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Why Priceline's $2.6 Billion Buy of OpenTable May Be a Bargain

NEW YORK (TheStreet) -- Online travel services provider Priceline (PCLN) announced Friday it had agreed to buy restaurant-bookings Web site OpenTable (OPEN) for $2.6 billion in an all-cash deal. The deal is expected to be completed in the third quarter and values OpenTable at $103 a share, a 46% premium over Thursday's closing price.

OpenTable was surging 47% to $103.50 while shares of Priceline were slipping 0.7% to $1,216.95.

The acquisition comes at a time when shares of OpenTable, which books 15 million diners a month at more than 31,000 restaurants, were struggling to regain momentum. The stock suffered a steep setback from March and April's substantial tech selloff that was spurred by concerns about high valuations and another dotcom bubble.

While many momentum shares have recovered, OpenTable has yet to make a full rebound, owing to worries about its room for future growth in the face of a rising number of electronics reservations bookings services.

OPEN Chart

Holders of the stock have seen shares decline more than 11% this year, following a more than 15.5% drop between the sharply swooning March and April months. But even prior to Friday's announcement, the selloff appeared to have bottomed. Shares were trying to make their way back up and the stock was at $70 a share Thursday while the company appeared poised for a round of fresh new strategic initiatives.

The Outlook Before Priceline

During Bank of America's annual technology conference held on June 4 in San Francisco, OpenTable Chief Financial Officer Duncan Robertson looked optimistic as he highlighted OpenTable's recent decision for the first time to invest in consumer acquisition marketing to drive seated diner growth and the company's nascent mobile payments offering. The CFO said mobile payments has the potential to encourage higher user engagement on the OpenTable app and attract new users, according to a Bank of America note.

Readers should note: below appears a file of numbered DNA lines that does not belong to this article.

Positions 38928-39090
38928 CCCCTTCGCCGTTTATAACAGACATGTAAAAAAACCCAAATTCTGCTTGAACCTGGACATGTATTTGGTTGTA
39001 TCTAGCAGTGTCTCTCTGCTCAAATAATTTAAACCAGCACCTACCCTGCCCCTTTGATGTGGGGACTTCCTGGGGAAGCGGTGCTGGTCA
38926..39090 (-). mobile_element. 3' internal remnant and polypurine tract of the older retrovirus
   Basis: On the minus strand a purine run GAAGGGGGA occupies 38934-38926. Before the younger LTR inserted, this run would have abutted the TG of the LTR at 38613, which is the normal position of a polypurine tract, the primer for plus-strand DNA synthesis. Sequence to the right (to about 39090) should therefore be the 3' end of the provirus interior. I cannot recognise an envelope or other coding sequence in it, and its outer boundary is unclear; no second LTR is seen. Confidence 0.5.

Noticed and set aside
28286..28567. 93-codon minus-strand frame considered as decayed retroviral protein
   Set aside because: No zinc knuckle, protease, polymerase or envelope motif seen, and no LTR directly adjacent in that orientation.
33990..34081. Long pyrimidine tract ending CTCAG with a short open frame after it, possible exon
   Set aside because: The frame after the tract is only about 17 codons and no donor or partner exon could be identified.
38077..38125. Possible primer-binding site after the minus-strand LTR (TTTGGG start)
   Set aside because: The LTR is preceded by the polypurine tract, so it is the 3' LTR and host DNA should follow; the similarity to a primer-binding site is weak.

OpenTable indicated earlier this year that it plans to spend $9 million in consumer marketing in the U.S. and internationally in 2014, ramping up after spending just $1.7 million for each region in the first quarter. Up until 2013, the company invested a negligible amount of money on advertising, relying on growth through viral and word-of-mouth marketing.

The company also expects to roll out its mobile payments solution to 20 cities in 2014. Robertson said if the payment initiative achieves some scale, the company may be able to negotiate lower credit card fees to add incentive for restaurants to join the program.

Following Robertson's comments about the benefits of consumer marketing, Bank of America analysts said they now have increased confidence that OpenTable's seated diner growth will accelerate sequentially in the second quarter. They have an $87 price objective for the stock for next 12 months, up from the $70 level.

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